September 1, 2004 at 12:12 pm #9025XV16Participant
A major shake-up of the speeding laws was outlined by the Government today.
Transport Secretary Alistair Darling unveiled the proposals to create a “fairer fines” system which would mean smaller penalties for minor offences where drivers are only just over the limit. But in a bid to protect schoolchildren, tougher new penalties will see motorists hit with an instant £100 fine and six penalty points for driving at 32mph in 20mph zones.
The tougher action in residential areas is seen as a critical move to enforce careful driving – 20mph zones have halved accident rates and cut child pedestrian accidents by 70 per cent.
The new measures would mean a reduced fine and only two penalty points
for those not far above the speed limit. Minor offenders who agree to take a driving course will not have any points at all.
The moves are a central part of the Government’s plans to woo motorists ahead of the next general election amid fears that the Tories will capitalise on widespread discontent about speed cameras.
Ministers are keen to dispel the image of the cameras as money- making machines. With a rapid growth in their numbers in recent years, tens of thousands of drivers have seen points added to their licence even if they were just slightly over the speed limit.
A lower, medium and higher penalty system would apply to nearly all roads, unlike the present one-penalty fits-all system.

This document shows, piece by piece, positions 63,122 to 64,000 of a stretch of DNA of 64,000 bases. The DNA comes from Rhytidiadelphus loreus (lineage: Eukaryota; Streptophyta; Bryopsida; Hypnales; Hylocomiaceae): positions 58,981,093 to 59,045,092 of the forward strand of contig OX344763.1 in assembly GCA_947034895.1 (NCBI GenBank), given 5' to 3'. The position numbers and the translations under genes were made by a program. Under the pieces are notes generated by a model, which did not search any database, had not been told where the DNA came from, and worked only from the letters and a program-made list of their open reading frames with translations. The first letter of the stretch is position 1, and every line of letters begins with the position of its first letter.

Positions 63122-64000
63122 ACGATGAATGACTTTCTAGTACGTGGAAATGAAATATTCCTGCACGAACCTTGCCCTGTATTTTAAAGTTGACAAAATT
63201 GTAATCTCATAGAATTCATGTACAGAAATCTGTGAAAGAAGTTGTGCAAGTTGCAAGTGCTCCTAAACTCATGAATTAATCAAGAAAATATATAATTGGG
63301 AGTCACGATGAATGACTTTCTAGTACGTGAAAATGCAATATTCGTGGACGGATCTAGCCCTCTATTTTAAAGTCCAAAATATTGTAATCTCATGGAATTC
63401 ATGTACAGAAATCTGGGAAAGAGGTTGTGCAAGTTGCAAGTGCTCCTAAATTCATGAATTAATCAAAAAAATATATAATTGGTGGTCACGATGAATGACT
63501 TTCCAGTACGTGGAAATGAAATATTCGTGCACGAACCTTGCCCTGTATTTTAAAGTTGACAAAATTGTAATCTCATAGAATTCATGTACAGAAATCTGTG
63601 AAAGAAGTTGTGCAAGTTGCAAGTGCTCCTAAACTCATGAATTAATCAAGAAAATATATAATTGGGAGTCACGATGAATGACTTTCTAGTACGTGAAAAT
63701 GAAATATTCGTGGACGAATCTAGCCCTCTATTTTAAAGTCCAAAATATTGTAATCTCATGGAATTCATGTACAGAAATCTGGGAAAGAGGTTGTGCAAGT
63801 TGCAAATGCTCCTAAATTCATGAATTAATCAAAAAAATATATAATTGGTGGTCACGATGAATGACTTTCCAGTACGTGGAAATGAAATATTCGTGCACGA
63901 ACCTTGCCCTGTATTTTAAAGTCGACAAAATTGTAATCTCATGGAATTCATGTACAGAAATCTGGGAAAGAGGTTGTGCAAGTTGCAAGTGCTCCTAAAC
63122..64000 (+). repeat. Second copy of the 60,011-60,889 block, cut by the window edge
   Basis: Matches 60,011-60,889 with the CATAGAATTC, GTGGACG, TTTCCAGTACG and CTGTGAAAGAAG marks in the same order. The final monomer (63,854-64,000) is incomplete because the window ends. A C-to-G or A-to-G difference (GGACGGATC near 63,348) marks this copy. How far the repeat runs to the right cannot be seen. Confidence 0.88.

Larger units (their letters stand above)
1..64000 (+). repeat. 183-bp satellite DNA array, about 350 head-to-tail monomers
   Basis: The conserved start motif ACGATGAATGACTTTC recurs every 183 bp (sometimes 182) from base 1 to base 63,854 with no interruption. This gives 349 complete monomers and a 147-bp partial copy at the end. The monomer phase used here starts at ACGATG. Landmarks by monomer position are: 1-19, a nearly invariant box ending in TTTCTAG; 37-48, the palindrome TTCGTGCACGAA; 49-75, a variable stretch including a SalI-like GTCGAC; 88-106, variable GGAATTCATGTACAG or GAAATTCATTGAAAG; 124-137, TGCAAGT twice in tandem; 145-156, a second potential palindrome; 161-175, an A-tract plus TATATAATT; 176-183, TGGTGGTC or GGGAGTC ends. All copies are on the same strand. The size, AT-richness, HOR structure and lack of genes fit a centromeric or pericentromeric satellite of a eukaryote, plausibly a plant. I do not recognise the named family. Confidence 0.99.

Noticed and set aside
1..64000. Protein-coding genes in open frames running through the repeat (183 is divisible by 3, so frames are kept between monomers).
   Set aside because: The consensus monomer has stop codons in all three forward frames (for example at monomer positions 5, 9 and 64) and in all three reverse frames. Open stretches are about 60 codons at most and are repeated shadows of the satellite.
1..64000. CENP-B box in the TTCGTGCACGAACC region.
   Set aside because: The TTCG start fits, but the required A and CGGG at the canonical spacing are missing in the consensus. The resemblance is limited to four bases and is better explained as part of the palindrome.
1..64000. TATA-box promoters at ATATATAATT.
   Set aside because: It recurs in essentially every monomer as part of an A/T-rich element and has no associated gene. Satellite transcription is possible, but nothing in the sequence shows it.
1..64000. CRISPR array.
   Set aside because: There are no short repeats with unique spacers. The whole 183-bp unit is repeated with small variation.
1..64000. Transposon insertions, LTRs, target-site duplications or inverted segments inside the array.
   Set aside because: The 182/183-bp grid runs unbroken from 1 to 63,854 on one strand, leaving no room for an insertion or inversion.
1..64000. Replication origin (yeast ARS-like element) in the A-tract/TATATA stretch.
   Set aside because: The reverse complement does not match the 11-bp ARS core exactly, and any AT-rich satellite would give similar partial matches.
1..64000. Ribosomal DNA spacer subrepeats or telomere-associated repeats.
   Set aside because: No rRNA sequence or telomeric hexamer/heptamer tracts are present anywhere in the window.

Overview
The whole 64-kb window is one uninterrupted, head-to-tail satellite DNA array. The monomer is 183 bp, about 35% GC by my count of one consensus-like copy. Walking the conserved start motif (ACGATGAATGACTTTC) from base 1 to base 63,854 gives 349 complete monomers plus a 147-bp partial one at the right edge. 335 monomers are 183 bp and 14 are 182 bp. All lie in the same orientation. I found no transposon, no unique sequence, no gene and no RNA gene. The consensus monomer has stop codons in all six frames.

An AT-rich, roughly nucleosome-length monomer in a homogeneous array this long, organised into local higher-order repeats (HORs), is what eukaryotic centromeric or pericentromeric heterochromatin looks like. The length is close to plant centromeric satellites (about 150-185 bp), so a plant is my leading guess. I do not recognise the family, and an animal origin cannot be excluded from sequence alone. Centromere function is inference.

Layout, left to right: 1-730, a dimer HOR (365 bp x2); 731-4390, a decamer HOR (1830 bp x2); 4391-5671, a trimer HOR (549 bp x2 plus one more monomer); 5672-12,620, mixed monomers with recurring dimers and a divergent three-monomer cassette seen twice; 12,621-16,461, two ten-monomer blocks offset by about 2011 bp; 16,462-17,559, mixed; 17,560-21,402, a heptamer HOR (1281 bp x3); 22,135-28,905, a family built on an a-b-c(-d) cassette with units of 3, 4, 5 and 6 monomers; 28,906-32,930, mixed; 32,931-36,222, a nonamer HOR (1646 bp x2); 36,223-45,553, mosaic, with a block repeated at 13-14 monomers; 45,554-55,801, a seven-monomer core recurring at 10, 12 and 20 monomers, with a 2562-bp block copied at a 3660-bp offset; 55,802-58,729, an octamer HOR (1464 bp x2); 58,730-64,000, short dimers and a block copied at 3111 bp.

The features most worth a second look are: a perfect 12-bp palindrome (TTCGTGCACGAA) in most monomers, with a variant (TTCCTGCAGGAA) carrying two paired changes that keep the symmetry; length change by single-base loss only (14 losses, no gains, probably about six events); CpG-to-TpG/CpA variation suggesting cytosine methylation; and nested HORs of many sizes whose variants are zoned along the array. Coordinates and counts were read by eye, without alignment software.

On 70mph limit motorways, those who drive at less than 83 mph will get the lowest penalty of £40 and two points. Those who drive between 84mph and 93mph will face a £60 penalty and three points. But motorists caught driving at 94mph or more will have to pay £100 and have six points automatically on their licence. At present, exceeding the speed limit by between five and 14mph results in an automatic three point penalty.
Breaking the limit by 25 and 29mph results in six points, while more than 30mph above the limit triggers disqualification. Getting 12 points within three years results in an automatic ban.
Magistrates have the discretion to impose variable fines but most start at ?60. A consultation document published today by Mr Darling also praises police pilot schemes offering speed awareness courses for first time offenders in the lowest speeding category.
The courses, which are at the offenders’ own expense in lieu of the two point penalty, will be rolled out nationwide if approved by consultation.
The new system would be included in new road safety legislation which will be brought forward when Parliamentary time allows. Mr Darling said: “We want to ensure that the level of the penalty fits the severity of the offence.”
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The normally careful and competent actions of a reasonable individual should be considered legal!
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